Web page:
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Life Cycle Benefits of Using Nanotechnology To Stabilize Platinum-Group Metal Particles in Automotive Catalysts

journal contribution
posted on 01.01.2002 by Shannon M. Lloyd, Lester B Lave, H. Scott Matthews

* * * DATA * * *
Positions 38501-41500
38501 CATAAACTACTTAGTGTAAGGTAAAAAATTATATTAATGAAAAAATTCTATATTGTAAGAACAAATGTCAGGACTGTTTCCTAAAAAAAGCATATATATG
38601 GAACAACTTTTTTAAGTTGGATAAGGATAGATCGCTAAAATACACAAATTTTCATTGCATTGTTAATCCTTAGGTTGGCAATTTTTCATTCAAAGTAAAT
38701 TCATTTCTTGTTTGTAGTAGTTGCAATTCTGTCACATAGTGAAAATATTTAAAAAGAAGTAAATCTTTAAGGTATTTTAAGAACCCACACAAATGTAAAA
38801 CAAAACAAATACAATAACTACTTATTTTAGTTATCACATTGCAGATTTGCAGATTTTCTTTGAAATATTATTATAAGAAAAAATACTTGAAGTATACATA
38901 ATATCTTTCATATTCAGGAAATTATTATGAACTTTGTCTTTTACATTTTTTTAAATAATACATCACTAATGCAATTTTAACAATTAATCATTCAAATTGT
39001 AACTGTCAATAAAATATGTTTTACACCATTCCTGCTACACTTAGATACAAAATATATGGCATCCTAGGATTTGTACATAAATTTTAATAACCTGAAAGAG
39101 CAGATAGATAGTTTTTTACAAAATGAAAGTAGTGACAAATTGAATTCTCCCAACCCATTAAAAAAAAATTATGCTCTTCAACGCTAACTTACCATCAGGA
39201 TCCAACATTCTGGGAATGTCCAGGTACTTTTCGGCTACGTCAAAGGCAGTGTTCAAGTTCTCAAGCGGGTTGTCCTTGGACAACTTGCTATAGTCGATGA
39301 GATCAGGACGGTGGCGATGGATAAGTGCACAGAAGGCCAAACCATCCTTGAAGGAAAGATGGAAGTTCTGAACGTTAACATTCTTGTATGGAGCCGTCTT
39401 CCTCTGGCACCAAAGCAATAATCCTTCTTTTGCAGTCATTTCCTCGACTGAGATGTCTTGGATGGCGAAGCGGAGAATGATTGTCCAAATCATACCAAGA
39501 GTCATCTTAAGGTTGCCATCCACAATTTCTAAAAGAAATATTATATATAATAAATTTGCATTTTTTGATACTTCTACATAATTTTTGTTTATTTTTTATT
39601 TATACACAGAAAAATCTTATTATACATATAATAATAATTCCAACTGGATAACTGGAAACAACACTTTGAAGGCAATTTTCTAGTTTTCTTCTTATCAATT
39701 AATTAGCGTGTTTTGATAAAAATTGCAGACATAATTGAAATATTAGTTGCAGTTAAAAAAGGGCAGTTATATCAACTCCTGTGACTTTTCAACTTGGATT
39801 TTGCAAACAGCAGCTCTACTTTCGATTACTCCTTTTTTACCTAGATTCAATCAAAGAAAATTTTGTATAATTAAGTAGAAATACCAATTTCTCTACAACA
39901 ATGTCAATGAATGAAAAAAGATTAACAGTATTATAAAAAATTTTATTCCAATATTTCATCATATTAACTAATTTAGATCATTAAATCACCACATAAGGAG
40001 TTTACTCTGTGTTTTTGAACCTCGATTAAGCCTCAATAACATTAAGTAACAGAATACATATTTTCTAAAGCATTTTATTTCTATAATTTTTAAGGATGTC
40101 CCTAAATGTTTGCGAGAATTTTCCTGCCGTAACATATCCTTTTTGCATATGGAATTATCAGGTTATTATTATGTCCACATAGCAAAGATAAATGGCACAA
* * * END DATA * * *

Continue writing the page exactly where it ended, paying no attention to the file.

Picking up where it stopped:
Due to advances in nanotechnology, the approach to catalytic design is transitioning from trial-and-error to planned design and control. Expected advances should enable the design and construction of catalysts to increase reaction speed, yield, and catalyst durability while also reducing active species loading levels. Nanofabrication techniques enabling precise control over the shape, size, and position of nanoscale platinum-group metal (PGM) particles in automotive catalysts should result in reduced PGM loading levels. These reductions would decrease energy consumption, improve environmental quality, and contribute to sustainable resource usage. We estimate the amount of PGM required to meet U.S. vehicle emissions standards through 2030 based on current catalyst technology. We then estimate the range of PGM that could be saved from potential nanotechnology advances. Finally, we employ economic input−output and process-based life cycle assessment models to estimate the direct and life cycle benefits from reducing PGM mining and refining.